Wireless Data: Still Trapped In The OzonePeter Coy
Cover Story: Information Technology Annual Report
Wireless data was supposed to be the next big thing in networking: Over nothing but thin air, mobile workers could relay E-mail, purchase orders, and inventory reports as if they were deskbound. The idea is as good as ever, but the reality hasn't caught up. At General Electric Co., for instance, only 5% to 10% of the wireless communications budget goes for data; the rest is for voice. Jerry W. King, GE's manager of telecommunication technology, says that most workers don't need moment-to-moment access anyway. Asks King: "How does the salesman really work, as opposed to this ideal the technologists have of checking your E-mail every 15 seconds?"
King and others say wireless data networks cost too much, don't offer universal coverage, and don't mesh well with their wired data networks. The result: Yankee Group Research Inc., a Boston consulting firm, estimated last year that only 1.2 million Americans used any form of mobile data network. "We were naive to expect that it would take off immediately," says Roberta C. Wiggins, Yankee's research director on wireless mobile communications.
There's hope in the air, though. Suppliers of wireless data networks realize the deficiencies of today's systems and are working hard to eliminate them. Wiggins predicts that in two years improved wireless data offerings will begin to reach a mass market. In fact, Yankee forecasts that the number of U.S. customers will rise to 7.3 million by 1998.
OLD HABITS. Still, venturing forth with wireless data today requires careful planning. Wilson Sporting Goods won high-tech brownie points and even made a magazine cover for equipping its sales reps with laptops that linked up with Chicago headquarters via Motorola Inc.'s Ardis Co. wireless data network. But around six months ago, it went back to wired connections. The problem: It never persuaded most sales reps to enter orders from the road.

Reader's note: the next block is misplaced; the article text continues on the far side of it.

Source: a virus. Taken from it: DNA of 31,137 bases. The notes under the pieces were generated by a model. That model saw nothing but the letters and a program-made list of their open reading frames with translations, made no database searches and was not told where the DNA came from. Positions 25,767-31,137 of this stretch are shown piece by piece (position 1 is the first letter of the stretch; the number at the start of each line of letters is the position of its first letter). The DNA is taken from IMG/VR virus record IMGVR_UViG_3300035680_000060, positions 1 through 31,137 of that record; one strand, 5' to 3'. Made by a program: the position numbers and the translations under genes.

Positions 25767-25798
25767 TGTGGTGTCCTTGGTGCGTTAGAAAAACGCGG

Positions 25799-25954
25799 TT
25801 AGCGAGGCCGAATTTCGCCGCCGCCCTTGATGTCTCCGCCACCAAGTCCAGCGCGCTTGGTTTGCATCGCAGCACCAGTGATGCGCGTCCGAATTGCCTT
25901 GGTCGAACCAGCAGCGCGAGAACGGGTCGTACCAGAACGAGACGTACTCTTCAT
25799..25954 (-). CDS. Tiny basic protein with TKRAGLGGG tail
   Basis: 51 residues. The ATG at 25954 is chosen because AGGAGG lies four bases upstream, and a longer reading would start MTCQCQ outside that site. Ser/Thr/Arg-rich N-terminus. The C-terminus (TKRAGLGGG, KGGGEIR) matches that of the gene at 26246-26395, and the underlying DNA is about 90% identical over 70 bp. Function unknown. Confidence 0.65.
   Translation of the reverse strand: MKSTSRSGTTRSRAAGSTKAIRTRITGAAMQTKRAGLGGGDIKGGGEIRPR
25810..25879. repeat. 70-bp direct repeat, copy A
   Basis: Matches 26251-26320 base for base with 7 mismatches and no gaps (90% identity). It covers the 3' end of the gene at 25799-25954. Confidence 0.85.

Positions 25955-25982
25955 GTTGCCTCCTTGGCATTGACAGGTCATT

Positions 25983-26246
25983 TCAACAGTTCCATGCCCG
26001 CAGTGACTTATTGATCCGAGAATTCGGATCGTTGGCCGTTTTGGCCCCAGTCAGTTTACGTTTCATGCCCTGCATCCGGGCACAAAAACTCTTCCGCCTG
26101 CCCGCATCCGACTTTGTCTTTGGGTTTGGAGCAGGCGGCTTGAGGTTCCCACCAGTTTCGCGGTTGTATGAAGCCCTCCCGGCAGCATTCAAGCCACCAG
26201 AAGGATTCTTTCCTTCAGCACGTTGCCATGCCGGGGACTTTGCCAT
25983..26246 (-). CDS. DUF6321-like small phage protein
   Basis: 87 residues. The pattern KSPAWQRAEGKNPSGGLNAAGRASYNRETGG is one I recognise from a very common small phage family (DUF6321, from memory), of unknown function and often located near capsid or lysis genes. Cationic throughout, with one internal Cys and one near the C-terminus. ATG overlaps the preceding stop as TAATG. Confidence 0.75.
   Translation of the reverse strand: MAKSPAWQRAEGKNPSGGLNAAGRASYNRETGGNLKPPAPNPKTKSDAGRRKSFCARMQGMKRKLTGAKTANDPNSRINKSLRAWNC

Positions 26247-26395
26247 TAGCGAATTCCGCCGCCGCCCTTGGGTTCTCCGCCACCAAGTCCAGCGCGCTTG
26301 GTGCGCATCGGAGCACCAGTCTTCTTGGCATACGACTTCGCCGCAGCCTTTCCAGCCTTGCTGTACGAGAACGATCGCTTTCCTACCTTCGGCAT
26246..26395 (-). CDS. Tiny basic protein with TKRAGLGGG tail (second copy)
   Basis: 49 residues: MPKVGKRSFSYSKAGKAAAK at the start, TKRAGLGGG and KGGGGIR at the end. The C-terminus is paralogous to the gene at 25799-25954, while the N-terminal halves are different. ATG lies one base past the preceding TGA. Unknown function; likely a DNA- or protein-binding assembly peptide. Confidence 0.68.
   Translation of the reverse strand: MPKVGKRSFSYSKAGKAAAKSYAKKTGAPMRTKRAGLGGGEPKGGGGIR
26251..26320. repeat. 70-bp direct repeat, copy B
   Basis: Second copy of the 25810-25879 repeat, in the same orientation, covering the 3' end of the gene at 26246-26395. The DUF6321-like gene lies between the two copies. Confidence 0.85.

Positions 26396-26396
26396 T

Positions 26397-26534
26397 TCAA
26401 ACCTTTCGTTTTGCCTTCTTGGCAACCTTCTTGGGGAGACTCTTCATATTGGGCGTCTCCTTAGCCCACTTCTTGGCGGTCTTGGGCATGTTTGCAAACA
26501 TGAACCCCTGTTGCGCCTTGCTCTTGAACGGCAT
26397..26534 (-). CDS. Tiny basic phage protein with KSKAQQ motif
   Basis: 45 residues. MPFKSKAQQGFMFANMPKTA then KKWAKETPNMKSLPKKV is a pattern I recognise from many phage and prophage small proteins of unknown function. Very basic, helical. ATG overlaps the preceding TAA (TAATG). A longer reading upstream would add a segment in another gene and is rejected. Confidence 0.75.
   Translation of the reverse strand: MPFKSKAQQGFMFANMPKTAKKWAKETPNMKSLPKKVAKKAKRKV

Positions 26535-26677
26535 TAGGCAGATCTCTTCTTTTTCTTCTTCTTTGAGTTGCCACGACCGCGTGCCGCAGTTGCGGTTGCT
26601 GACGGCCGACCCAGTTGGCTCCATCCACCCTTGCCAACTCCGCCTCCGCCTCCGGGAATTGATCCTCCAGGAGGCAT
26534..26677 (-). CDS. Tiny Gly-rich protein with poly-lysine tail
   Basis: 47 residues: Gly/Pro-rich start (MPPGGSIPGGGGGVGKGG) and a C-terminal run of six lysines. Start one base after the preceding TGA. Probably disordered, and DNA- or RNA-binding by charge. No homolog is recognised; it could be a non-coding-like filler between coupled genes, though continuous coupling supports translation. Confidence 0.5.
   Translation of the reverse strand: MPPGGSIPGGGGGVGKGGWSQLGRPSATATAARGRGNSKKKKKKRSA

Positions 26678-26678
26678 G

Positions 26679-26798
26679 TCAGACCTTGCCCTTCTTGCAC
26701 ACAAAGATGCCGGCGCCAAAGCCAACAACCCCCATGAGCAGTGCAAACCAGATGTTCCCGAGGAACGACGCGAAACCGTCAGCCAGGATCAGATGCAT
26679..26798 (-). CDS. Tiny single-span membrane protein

For now, the wireless data market remains dominated by traditional uses such as field service and fleet dispatch. Slightly more than half the customers use private, special-purpose networks run by the trucking companies, government agencies, and shippers, Yankee Group says. One third use cellular, either by hooking modems to conventional voice channels or sending on the cellular industry's new piggyback service, called CDPD, for Cellular Digital Packet Data. Satellite services come in next with 8%, dominated by Qualcomm Inc.'s data and vehicle-location service for long-haul truckers. Just 5% use the specialized data networks run by Ardis and Ram Mobile Data USA, a company affiliated with BellSouth.
Cutting prices is the first prerequisite to expanding wireless data's niche. Ardis and Ram charge about 15 cents for 600 characters, or more than 1,000 times the per-character rate for a wired transmission with a 14.4 kilobit-per-second modem. Hardware prices are stiff as well: IBM charges about $800 for its new line of radio modem cards for Ardis, Ram, or CDPD systems.
Network availability is another deficiency, though Ardis, Ram, and others continue to expand their coverage. The CDPD standard will eventually take wireless data services wherever cellular-phone networks reach. As yet, though, it's available in only a handful of markets. Ditto for Nextel Communications Inc.'s data network that uses mobile-radio (fleet dispatch) frequencies.
Finally, there's software. Applications that are designed for office-standard 10 megabit-per-second local-area networks aren't practical for wireless connections, which run about one thousand times slower. More than a dozen companies, including Motorola, are trying to solve that with middleware that sits in the wireless device and in a special network server and smooths the interaction between them.
Even as suppliers continue to tackle these bugs, there are plenty of happy wireless pioneers. Marcia G. Kadanoff, a principal in Miller/Kadanoff Direct, a San Francisco direct-marketing firm, uses her Motorola Envoy digital assistant to fire off questions to her staff during visits with clients. Generally, an answer comes back before the meeting is over. Says Kadanoff: "I totally love my Envoy." But would she shell out more than $1,000 apiece to equip her staff with Envoys? "If they came to me today, I'd say, `Love to do it. Let's wait till the technology gets a tad cheaper."' That's why most roving workers will continue to look for a phone jack.